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DOI [BibTex]


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Circular differential double diffraction in chiral media

Ghosh, A., Fazal, F. M., Fischer, P.

OPTICS LETTERS, 32(13):1836-1838, 2007 (article)

Abstract
In an optically active liquid the diffraction angle depends on the circular polarization state of the incident light beam. We report the observation of circular differential diffraction in an isotropic chiral medium, and we demonstrate that double diffraction is an alternate means to determine the handedness (enantiomeric excess) of a solution. (c) 2007 Optical Society of America.

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DOI [BibTex]

DOI [BibTex]


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The new robotics - towards human-centered machines

Schaal, S.

HFSP Journal Frontiers of Interdisciplinary Research in the Life Sciences, 1(2):115-126, 2007, clmc (article)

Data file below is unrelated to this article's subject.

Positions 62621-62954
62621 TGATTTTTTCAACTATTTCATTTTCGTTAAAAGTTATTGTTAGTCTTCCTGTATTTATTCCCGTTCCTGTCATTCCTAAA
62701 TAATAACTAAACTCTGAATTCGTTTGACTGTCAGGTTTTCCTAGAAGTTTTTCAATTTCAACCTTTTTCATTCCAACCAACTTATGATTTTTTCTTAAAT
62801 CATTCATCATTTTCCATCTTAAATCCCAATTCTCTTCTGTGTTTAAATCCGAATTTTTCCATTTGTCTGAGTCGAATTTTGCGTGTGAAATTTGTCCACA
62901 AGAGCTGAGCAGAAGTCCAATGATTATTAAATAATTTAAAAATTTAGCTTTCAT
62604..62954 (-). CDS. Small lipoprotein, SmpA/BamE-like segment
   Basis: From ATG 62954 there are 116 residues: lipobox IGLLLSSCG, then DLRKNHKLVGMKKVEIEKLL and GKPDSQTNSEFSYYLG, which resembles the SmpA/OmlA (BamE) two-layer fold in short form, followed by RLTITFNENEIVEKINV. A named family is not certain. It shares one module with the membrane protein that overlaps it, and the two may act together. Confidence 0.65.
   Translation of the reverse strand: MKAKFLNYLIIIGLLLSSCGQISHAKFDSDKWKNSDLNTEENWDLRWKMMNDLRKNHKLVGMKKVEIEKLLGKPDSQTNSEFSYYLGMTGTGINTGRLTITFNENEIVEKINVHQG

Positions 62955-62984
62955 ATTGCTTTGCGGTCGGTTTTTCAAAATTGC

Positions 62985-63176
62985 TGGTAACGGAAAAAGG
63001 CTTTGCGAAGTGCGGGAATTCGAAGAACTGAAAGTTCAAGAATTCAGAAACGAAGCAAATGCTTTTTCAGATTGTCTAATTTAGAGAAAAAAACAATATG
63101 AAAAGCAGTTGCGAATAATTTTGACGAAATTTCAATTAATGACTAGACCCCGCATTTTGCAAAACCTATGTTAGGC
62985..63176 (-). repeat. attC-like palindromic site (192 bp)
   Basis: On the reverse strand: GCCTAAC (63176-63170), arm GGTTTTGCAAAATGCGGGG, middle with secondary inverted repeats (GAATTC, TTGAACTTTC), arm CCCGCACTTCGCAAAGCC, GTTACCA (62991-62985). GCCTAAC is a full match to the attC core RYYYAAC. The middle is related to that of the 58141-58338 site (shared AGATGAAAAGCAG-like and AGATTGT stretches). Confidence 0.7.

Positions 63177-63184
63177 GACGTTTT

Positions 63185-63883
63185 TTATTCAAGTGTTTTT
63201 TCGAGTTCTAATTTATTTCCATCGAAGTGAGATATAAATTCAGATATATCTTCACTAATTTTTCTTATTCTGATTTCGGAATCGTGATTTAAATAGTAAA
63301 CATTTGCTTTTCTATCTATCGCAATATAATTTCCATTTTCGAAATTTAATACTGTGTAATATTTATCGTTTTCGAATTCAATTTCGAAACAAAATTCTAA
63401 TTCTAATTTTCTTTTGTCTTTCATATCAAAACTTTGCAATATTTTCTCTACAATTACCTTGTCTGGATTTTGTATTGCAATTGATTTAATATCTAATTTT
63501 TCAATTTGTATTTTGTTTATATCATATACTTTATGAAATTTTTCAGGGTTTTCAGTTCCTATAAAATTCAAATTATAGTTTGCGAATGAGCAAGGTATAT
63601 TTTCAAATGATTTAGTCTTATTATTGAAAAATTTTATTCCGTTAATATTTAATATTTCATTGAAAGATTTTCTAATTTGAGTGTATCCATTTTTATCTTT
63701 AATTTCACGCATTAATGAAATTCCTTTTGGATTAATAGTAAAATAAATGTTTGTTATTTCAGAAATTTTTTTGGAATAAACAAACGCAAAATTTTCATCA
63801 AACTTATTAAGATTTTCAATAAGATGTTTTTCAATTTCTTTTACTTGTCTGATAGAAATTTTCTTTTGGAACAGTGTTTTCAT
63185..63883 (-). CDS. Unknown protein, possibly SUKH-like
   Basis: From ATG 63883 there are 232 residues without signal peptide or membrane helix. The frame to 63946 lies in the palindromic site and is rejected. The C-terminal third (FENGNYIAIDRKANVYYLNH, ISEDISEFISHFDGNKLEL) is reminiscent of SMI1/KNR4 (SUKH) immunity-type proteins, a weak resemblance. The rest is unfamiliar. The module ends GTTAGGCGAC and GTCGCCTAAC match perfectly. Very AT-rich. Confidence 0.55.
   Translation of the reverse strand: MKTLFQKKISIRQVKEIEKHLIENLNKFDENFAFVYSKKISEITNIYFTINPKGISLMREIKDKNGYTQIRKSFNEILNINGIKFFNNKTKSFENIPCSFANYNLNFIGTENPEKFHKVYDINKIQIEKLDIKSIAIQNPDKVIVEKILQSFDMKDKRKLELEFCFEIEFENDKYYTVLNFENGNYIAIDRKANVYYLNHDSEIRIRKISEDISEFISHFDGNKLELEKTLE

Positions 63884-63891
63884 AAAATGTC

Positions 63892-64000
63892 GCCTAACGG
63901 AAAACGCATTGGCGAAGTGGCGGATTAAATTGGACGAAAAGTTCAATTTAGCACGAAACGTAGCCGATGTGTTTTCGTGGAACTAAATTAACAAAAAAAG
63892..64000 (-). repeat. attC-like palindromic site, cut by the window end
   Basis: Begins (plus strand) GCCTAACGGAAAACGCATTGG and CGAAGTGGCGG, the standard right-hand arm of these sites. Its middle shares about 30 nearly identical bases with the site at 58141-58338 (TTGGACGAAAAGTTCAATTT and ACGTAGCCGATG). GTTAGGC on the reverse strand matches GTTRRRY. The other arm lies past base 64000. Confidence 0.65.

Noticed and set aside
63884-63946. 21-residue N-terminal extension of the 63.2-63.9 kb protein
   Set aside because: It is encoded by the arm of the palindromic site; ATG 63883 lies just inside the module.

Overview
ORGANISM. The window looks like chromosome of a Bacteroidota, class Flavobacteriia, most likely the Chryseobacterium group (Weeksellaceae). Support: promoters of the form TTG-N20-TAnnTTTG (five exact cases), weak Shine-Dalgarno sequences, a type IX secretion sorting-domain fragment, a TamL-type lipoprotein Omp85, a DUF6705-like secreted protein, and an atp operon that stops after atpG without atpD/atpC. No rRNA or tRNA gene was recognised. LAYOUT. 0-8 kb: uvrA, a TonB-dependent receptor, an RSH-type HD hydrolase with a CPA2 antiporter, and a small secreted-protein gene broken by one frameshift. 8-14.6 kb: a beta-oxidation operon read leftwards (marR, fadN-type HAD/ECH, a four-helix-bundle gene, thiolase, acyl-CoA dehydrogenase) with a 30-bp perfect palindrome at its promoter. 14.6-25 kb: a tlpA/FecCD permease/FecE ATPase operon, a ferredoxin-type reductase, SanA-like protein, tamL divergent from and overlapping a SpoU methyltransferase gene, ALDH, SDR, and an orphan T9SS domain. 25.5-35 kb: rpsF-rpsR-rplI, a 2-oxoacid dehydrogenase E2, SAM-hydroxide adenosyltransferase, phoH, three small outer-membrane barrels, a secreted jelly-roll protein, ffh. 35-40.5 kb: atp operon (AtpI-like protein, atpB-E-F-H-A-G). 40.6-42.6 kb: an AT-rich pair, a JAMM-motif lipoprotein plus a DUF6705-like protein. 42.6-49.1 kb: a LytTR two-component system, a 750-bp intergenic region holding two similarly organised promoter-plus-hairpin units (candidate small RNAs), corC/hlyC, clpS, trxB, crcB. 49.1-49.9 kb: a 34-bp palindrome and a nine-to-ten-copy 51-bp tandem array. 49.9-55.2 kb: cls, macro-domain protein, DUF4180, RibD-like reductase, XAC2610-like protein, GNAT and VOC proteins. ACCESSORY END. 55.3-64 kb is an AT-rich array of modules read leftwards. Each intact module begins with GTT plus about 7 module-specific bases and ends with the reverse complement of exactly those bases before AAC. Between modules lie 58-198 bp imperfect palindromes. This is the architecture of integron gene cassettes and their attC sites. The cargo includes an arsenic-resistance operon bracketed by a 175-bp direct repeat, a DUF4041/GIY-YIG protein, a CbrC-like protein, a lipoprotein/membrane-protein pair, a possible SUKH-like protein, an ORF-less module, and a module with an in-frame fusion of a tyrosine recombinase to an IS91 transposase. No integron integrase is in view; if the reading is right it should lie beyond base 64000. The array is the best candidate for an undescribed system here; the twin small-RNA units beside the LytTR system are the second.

Abstract
Research in robotics has moved away from its primary focus on industrial applications. The New Robotics is a vision that has been developed in past years by our own university and many other national and international research instiutions and addresses how increasingly more human-like robots can live among us and take over tasks where our current society has shortcomings. Elder care, physical therapy, child education, search and rescue, and general assistance in daily life situations are some of the examples that will benefit from the New Robotics in the near future. With these goals in mind, research for the New Robotics has to embrace a broad interdisciplinary approach, ranging from traditional mathematical issues of robotics to novel issues in psychology, neuroscience, and ethics. This paper outlines some of the important research problems that will need to be resolved to make the New Robotics a reality.

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link (url) [BibTex]

link (url) [BibTex]